Pastas are my absolute “to-go-tos” whenever I need a quick lunch. I think that is the same for many of us. I love doing Asian fusion pastas, incorporating elements of the traditional Asian cooking into the traditional Italian dish. But once in a while, I like to go back to the neopolitan classics and whip up simple recipes of cabonara, alfredo, ragu etc. The simplest of them all must surely be the Spaghetti Aglio e Olio. So fast to prepare and accompanied with fresh seafood which takes just seconds to cook, it makes probably the most gratifying meal cooked in less than 15 minutes!
I made and blogged about my “Pulled Beef Rendang Pasta” two years back, a good way to enjoy a pot of rendang besides the traditional way of eating with rice or even ketupat. But when one craves for a plate of rendang pasta, one can’t wait for a good day or two for the rendang to mature sufficiently yeah? So here comes the solution… Spaghetti Rendang Bolognese!
I’d done a number of fusion pastas in the past, marrying the famous Italian dish with Asian elements like mentaiko, pulled beef rendang and even laksa pesto. Then again, a school of thought believes that Italian pasta originated from China when Marco Polo travelled to more than half a millenium ago and brought it all the way back to the boot-shaped peninsula, making the noodle’s beginnings Asian in actuality! But others argued that that Marco Polo’s fabled travels to the Far East was nothing but an incredible tale and didn’t really happen. Well, I’m not about to open a can of worms here to debate the origins of pasta but whichever the case is, fusion pastas work well which is the only important thing here!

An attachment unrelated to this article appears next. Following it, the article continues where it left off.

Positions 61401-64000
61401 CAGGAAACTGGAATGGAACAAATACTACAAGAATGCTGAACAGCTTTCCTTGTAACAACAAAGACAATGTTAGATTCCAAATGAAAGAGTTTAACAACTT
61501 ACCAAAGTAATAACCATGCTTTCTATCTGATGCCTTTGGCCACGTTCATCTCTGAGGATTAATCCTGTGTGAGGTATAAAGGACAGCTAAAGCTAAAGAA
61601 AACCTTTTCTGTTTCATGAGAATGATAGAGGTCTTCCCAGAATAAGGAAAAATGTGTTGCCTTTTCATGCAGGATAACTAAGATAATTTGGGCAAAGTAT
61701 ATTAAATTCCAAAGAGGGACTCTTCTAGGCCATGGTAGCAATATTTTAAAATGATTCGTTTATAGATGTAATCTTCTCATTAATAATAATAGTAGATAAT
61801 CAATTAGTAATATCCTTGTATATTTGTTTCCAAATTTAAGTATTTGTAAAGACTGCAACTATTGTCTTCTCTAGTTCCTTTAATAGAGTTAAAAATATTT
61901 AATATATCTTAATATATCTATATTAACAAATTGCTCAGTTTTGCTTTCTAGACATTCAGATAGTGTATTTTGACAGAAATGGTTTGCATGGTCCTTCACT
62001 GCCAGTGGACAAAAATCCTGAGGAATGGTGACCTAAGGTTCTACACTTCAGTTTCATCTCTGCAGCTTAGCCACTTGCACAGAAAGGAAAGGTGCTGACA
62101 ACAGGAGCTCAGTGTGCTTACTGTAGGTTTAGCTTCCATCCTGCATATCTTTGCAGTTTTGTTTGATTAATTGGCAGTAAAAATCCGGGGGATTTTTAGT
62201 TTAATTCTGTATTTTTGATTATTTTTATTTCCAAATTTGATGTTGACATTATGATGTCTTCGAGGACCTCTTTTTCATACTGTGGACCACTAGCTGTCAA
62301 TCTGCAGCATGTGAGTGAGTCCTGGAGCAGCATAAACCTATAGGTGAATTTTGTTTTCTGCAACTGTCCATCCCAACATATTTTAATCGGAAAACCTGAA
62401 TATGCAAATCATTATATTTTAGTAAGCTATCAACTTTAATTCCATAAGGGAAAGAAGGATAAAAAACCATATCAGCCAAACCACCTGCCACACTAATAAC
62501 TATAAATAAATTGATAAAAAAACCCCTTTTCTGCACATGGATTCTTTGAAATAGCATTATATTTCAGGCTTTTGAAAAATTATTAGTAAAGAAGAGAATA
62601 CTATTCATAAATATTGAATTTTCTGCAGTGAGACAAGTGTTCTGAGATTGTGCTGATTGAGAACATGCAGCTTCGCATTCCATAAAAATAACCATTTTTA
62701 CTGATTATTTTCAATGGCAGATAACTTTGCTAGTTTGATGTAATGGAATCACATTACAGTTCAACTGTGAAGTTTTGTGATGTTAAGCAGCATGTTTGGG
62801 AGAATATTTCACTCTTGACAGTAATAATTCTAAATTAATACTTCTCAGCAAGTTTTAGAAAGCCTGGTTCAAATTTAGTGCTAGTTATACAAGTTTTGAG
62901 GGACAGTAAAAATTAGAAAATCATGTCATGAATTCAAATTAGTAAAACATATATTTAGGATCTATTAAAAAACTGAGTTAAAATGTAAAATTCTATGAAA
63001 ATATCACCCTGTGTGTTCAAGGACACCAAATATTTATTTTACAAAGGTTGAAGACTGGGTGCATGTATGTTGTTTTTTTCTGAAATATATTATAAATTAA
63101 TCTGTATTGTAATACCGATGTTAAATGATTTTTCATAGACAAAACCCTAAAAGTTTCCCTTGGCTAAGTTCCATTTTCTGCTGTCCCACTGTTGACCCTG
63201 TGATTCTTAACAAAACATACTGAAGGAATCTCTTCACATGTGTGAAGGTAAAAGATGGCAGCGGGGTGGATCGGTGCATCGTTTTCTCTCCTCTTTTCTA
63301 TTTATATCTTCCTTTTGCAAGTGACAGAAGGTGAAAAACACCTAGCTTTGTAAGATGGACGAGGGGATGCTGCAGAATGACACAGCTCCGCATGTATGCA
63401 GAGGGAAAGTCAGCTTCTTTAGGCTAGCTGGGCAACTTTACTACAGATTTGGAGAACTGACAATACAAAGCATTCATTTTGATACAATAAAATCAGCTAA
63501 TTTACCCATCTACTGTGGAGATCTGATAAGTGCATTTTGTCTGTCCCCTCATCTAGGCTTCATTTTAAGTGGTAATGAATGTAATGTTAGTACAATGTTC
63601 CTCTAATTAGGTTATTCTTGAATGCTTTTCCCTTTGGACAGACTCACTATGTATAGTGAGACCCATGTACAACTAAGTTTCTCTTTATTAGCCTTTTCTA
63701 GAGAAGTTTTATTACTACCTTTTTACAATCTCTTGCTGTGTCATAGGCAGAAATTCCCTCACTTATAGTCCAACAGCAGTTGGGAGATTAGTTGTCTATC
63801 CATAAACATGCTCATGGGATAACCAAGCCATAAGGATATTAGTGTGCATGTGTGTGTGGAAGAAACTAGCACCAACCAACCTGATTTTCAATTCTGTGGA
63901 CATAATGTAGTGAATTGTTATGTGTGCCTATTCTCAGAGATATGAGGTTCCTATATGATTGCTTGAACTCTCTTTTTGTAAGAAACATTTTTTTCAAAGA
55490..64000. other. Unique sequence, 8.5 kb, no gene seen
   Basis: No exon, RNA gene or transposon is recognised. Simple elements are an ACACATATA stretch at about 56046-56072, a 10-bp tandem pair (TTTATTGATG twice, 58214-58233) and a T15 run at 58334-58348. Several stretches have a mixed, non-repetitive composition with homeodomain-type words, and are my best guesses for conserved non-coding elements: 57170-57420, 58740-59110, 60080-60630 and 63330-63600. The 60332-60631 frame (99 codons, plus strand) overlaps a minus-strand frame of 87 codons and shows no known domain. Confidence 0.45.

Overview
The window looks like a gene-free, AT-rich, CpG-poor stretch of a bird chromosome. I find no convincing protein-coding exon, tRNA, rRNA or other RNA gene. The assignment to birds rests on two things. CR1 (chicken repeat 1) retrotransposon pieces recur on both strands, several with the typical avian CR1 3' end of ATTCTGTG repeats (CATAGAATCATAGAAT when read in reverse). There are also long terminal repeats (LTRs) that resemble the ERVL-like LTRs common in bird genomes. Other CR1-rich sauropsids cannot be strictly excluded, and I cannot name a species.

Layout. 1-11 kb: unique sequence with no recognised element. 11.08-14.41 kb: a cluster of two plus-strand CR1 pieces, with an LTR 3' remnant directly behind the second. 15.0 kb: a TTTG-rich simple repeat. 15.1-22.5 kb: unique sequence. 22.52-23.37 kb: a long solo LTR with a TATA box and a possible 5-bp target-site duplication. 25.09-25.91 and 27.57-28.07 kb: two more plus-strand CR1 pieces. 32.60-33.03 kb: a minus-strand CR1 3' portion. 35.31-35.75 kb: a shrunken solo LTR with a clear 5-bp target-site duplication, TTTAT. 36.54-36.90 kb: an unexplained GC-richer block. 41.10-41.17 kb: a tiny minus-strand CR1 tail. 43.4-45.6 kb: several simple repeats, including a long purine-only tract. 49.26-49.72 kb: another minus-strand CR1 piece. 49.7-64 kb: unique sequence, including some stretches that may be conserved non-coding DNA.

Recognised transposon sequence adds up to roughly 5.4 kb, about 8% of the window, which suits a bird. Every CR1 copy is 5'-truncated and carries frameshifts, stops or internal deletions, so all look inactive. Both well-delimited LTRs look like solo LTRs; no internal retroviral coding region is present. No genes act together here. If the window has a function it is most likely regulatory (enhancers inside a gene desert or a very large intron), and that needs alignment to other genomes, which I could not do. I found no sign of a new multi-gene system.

I was enjoying Tom Yum Goong just yesterday and with a small selection of other Thai dishes and just as I was thinking of cooking the remnant soup with some khanom jeen, an online pasta cooking and sharing event quickly initiated a change of plans and made me create this fusion pasta instead. Lead entirely by instincts, the recipe was forged within minutes, not wanting something too complex and elaborated. Pasta dishes are afterall meant to be quick meals with ease and simplicity being the main cause. Thankfully, the recipe worked reasonably well, though not without room for improvement of course. I’ll revisit it again when time permits me but for now, allow me to indulge in the 2015 version of tom yum goong pasta. Ideas and brain-storming from like-minded foodies for future renditions are more than welcome!
I love salads because they are such quick and fuss-free meals which are extremely versatile and virtually effortless to make. Given the right melange of components and ingredients, they can also be visually stunning and most certainly help to work up one’s appetite and get those salivary glands raging. That is when you’ll realise that a salad alone may just not be enough. *chuckles*